21 Nov Avoid scams – Nigerian Prince Fraud
As you make more and more deals, I want you to put your hard-earned money to work for you. That means taking parts of your earnings to have a little fun and to pay down some debt and then using the rest to make investments towards your future.I don’t want you to waste your money on expensive assets or bad investments – and I DEFINITELY don’t want you giving your wallet over to scam artists.
I have already gone over some varied scams this week, but let me dedicate this final post to a large family I’ll call the “Nigerian Prince” scam.
Obviously, not all scams originate in Nigeria, but the sheer audacity of some of the folks who perpetrate these scams has been enough to associate their name with them. Basically, I am talking about something called an “advance-fee fraud”. An advance-fee fraud requires you to pay a small amount of money now in order to get a HUGE amount of money later. The scam typically starts when you receive an unsolicited email from a person who needs your help. They need to get a large amount of money out of their country and want to deposit it in your bank account, but they first need $20 to notarize the documents. You pay $20, and, lo and behold, they need ANOTHER $20 to bribe a certain official. And on and on the scam goes until you are out of money or catch on to their game.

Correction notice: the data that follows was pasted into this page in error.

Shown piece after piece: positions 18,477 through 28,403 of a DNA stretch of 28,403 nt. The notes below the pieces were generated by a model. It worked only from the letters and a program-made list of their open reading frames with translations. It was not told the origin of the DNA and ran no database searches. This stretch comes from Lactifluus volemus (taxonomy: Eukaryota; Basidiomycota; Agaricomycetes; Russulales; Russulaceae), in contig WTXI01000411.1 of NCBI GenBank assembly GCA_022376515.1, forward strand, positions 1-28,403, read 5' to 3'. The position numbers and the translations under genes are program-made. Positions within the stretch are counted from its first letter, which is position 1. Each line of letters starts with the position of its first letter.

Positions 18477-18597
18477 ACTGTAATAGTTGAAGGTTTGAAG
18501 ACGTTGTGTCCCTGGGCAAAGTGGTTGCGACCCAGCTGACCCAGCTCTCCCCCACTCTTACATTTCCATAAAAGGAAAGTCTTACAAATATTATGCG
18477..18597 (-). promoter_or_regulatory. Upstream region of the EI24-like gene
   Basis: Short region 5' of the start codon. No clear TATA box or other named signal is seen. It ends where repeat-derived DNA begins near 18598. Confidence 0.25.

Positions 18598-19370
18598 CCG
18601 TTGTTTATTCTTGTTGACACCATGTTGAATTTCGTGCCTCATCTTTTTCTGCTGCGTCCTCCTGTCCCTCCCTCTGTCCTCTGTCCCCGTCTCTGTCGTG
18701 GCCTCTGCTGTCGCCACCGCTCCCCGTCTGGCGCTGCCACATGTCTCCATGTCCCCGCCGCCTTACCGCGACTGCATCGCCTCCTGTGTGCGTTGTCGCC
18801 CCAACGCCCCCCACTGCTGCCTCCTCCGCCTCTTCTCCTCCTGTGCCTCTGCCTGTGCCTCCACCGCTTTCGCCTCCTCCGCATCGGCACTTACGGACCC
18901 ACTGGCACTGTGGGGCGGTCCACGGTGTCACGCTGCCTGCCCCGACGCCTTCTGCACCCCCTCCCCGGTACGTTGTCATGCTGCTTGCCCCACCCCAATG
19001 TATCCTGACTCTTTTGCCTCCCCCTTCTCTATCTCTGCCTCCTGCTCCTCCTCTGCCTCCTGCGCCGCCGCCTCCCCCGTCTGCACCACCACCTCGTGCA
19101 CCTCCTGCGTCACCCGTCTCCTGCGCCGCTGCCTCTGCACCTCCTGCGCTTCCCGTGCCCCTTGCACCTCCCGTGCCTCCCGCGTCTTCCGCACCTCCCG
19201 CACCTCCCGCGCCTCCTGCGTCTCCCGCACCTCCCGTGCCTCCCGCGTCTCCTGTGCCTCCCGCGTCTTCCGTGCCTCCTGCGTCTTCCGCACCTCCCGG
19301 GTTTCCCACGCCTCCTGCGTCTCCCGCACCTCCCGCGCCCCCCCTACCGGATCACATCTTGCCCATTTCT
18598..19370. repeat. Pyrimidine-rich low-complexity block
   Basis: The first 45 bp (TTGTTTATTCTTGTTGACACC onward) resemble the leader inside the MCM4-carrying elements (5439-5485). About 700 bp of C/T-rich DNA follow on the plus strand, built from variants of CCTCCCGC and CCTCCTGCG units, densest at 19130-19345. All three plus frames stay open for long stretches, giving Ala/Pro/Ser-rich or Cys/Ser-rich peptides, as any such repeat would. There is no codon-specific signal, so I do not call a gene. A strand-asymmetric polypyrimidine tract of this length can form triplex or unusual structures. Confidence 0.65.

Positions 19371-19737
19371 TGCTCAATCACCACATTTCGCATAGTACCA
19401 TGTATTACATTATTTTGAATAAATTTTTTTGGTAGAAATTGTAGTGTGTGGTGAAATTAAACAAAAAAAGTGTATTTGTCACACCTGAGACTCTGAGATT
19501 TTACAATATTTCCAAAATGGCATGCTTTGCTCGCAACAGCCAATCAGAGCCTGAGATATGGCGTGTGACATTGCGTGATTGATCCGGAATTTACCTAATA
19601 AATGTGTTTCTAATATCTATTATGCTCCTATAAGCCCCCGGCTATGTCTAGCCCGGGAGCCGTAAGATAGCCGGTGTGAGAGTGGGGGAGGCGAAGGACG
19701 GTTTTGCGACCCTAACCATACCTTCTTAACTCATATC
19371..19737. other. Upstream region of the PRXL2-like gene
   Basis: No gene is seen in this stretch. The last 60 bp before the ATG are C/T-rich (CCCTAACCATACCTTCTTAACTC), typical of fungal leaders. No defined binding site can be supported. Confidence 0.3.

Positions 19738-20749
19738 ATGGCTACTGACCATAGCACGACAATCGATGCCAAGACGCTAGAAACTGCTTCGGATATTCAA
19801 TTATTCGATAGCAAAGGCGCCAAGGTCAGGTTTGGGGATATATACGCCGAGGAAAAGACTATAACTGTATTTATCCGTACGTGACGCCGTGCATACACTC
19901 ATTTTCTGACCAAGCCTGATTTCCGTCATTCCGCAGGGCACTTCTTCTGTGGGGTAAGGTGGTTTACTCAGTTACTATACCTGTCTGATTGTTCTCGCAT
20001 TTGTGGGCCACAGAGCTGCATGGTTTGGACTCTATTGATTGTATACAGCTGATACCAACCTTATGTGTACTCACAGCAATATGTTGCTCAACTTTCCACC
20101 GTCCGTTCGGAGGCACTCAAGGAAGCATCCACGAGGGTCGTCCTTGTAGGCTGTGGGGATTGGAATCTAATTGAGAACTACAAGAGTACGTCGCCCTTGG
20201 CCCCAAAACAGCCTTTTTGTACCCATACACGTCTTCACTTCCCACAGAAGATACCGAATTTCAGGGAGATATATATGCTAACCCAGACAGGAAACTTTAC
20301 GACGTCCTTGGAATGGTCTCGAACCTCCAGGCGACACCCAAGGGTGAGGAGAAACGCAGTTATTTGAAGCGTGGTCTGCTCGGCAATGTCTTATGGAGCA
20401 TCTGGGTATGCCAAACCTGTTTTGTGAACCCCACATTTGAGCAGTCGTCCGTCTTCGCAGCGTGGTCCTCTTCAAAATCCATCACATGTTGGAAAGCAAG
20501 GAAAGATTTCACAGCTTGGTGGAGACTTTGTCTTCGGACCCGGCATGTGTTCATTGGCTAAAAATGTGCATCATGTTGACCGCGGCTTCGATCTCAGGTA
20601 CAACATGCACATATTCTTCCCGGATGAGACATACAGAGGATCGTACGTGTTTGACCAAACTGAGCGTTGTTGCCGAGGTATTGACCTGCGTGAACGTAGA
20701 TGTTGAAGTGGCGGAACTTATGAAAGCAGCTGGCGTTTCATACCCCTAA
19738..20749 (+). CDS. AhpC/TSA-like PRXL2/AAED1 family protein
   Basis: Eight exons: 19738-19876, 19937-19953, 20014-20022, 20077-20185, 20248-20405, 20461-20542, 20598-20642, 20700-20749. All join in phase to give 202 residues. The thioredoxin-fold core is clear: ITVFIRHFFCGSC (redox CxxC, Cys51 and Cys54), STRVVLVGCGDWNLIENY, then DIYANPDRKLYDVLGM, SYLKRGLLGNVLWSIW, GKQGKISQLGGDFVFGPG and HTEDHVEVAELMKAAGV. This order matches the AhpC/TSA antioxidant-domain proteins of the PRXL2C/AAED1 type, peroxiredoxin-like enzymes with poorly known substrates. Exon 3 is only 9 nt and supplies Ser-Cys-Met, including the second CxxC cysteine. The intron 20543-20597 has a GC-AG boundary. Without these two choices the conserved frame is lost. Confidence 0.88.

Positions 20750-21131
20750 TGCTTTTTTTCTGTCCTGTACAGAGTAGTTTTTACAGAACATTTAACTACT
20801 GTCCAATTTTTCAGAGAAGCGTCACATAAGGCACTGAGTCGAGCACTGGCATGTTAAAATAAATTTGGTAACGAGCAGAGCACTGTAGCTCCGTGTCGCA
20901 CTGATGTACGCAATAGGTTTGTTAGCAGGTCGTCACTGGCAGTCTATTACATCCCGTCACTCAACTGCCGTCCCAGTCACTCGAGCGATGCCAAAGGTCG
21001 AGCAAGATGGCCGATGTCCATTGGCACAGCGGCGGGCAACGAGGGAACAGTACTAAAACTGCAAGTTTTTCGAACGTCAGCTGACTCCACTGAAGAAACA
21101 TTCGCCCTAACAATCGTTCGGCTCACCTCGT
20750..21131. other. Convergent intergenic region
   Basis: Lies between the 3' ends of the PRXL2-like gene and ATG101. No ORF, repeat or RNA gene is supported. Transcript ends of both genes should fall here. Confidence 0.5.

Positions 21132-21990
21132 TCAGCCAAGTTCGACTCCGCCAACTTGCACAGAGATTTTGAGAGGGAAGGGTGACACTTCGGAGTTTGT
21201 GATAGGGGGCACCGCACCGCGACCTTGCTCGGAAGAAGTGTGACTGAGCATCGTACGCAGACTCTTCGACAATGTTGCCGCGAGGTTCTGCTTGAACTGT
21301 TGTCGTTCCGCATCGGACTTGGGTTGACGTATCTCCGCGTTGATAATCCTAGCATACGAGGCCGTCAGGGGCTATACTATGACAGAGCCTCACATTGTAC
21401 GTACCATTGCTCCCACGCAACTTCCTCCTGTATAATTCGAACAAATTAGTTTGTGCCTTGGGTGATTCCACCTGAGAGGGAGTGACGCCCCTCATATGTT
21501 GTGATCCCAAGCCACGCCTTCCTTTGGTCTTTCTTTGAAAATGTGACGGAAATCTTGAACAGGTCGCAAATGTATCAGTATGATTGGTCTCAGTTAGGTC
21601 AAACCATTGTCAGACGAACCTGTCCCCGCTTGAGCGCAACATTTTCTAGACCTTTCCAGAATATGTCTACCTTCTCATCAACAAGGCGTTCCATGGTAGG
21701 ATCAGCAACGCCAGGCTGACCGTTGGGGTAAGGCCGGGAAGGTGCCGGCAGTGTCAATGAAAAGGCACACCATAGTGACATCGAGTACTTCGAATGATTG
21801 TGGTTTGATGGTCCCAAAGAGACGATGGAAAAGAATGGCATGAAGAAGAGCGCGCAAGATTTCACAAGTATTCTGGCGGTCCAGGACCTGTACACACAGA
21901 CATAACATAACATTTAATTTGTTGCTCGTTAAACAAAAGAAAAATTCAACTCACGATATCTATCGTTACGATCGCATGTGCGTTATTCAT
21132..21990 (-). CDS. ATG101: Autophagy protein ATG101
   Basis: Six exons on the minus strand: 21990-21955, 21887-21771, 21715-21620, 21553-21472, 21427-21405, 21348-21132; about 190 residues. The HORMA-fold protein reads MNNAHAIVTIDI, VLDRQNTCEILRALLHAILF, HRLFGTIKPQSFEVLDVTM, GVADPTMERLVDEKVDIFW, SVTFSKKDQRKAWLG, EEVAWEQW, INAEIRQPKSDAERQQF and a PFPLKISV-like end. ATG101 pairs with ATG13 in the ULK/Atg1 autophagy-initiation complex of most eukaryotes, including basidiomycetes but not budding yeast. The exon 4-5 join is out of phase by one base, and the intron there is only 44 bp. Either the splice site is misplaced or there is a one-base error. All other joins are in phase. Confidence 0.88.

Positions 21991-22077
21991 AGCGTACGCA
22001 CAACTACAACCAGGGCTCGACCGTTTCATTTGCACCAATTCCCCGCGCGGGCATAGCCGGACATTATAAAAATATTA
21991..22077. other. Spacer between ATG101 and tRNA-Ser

This scam might also be done by having you deposit a false check and then wire the overpayment to a person, or the Spanish Prisoner, which requires paying bribes to liberate a valuable item from a warehouse before thieves realize that it is there. Some scammers even hack into a person’s Facebook account and claim that the person has been kidnapped/arrested and needs their Facebook friends to send money to set them free.
What I hate about these frauds is that they play on the good emotions of pity and wanting to help another person out. Scammers prey on the inexperienced and trusting, and I hate to say that the answer is being suspicious of everyone you meet, so I won’t say that. But I will say that a quick Google search can verify the message you have received and a phone call can let you know if a friend or family member really is in trouble.
Use your head, and put your money where it belongs – into cash producing assets. Don’t give it to liars and manipulators.